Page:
Preprints
https://doi.org/10.5194/amt-2021-264
https://doi.org/10.5194/amt-2021-264

  01 Sep 2021

01 Sep 2021

Review status: this preprint is currently under review for the journal AMT.

Snow Microphysical Retrieval from the NASA D3R Radar During ICE-POP 2018

S. Joseph Munchak1,a, Robert S. Schrom1,2, Charles N. Helms1,2, and Ali Tokay1,3 S. Joseph Munchak et al.
  • 1Mesoscale Atmospheric Processes Laboratory, NASA Goddard Space Flight Center, Greenbelt, MD, USA
  • 2Universities Space Research Association, Columbia, MD, USA
  • 3Joint Center for Earth Systems Technology, University of Maryland, Baltimore County, Catonsville, MD, USA
  • anow at: The Tomorrow Companies, Inc.

Abstract. A method is developed to use both polarimetric and dual-frequency radar measurements to retrieve microphysical properties of falling snow. It is applied to the Ku- and Ka-band measurements of the NASA Dual-polarization, Dual-frequency Doppler Radar (D3R) obtained during the International Collaborative Experiment for PyeongChang Olympic and Paralympics (ICE-POP 2018) field campaign, and incorporates the Atmospheric Radiative Transfer Simulator (ARTS) microwave single scattering property database for oriented particles. The retrieval uses optimal estimation to solve for several parameters that describe the particle size distribution (PSD), relative contribution of pristine, aggregate, and rimed ice species, and the orientation distribution along an entire radial simultaneously. Examination of Jacobian matrices and averaging kernels show that the dual wavelength ratio (DWR) measurements provide information regarding the characteristic particle size, and to a lesser extent, the rime fraction and shape parameter of the size distribution, whereas the polarimetric measurements provide information regarding the mass fraction of pristine particles and their characteristic size and orientation distribution. Thus, by combining the dual-frequency and polarimetric measurements, some ambiguities can be resolved that should allow a better determination of the PSD and bulk microphysical properties (e.g., snowfall rate) than can be retrieved from single-frequency polarimetric measurements or dual-frequency, single-polarization measurements.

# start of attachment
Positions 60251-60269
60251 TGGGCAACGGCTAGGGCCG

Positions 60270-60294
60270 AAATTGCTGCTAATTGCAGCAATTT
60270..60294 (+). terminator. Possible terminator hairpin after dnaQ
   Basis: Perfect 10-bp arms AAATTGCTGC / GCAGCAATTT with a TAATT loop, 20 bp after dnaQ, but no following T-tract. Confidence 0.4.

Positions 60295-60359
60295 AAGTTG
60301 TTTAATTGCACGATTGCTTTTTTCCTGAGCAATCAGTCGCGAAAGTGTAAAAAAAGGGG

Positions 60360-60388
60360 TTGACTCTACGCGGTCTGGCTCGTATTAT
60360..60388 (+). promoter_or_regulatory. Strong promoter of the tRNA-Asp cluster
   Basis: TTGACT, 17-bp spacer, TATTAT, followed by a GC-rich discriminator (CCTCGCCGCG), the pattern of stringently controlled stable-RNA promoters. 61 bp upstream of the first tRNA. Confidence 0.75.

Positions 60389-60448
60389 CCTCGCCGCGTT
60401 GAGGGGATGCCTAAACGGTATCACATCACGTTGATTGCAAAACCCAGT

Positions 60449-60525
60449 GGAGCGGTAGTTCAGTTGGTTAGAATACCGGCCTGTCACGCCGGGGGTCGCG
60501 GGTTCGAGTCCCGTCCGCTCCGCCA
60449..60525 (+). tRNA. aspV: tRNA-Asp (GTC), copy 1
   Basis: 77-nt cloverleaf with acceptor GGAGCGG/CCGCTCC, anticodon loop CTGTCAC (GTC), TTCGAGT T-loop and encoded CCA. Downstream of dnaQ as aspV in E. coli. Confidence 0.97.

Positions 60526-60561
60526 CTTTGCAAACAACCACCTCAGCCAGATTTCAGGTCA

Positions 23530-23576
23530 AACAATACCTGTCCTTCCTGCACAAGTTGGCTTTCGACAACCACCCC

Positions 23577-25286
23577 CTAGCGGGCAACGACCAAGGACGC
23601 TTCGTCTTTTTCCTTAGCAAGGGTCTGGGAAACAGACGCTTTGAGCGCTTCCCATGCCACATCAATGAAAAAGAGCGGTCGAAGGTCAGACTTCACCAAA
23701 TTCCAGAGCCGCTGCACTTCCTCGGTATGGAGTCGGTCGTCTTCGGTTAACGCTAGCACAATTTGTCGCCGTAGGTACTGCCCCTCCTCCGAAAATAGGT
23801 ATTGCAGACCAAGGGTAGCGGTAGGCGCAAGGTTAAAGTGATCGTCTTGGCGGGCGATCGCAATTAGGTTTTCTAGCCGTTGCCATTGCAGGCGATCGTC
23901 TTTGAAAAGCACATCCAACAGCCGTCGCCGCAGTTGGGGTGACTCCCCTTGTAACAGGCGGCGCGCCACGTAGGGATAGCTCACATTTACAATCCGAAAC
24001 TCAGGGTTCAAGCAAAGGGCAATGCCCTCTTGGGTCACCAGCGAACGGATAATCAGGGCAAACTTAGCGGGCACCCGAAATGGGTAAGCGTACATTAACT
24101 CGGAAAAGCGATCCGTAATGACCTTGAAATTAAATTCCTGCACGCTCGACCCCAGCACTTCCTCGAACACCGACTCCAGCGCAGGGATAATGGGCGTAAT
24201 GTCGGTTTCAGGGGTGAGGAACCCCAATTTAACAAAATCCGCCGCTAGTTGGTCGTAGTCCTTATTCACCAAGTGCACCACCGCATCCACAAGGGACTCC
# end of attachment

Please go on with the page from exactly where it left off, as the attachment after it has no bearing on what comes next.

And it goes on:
The D3R ICE-POP retrievals were validated using Precipitation Imaging Package (PIP) and Pluvio weighing gauge measurements taken nearby at the May Hills ground site. The PIP measures the snow PSD directly, and its measurements can be used to derived the snowfall rate (volumetric and water equivalent), mean volume-weighted particle size, and effective density, as well as particle aspect ratio and orientation. Four retrieval experiments were performed to evaluate the utility of different measurement combinations: Ku-only, DWR-only, Ku-pol, and All-obs. In terms of correlation, the volumetric snowfall rate (r = 0.95) and snow water equivalent rate (r = 0.92) were best retrieved by the Ku-pol method, while the DWR-only method had the lowest magnitude bias for these parameters (−31 % and −8 %, respectively). The methods that incorporated DWR also had the best correlation to particle size (r = 0.74 and r = 0.71 for DWR-only and All-obs, respectively), although none of the methods retrieved density particularly well (r = 0.43 for All-obs). The ability of the measurements to retrieve mean aspect ratio was also inconclusive, although the polarimetric methods (Ku-pol and All-obs) had reduced biases and MAE relative to the Ku-only and DWR-only methods. The significant biases in particle size and snowfall rate appeared to be related to biases in the measured DWR, emphasizing the need for accurate DWR measurements and frequent calibration in future D3R deployments.

S. Joseph Munchak et al.

Status: open (until 19 Oct 2021)

Comment types: AC – author | RC – referee | CC – community | EC – editor | CEC – chief editor | : Report abuse

S. Joseph Munchak et al.

S. Joseph Munchak et al.

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Short summary
The ability to measure snowfall with weather radar has greatly advanced with the development of techniques that utilize dual-polarization measurements, which provide information about the snow particle shape and orientation, and multi-frequency measurements, which provide information about size and density. This study combines these techniques with the NASA D3R radar, which provides dual-frequency polarimetric measurements, with data that was observed during the 2018 Winter Olympics.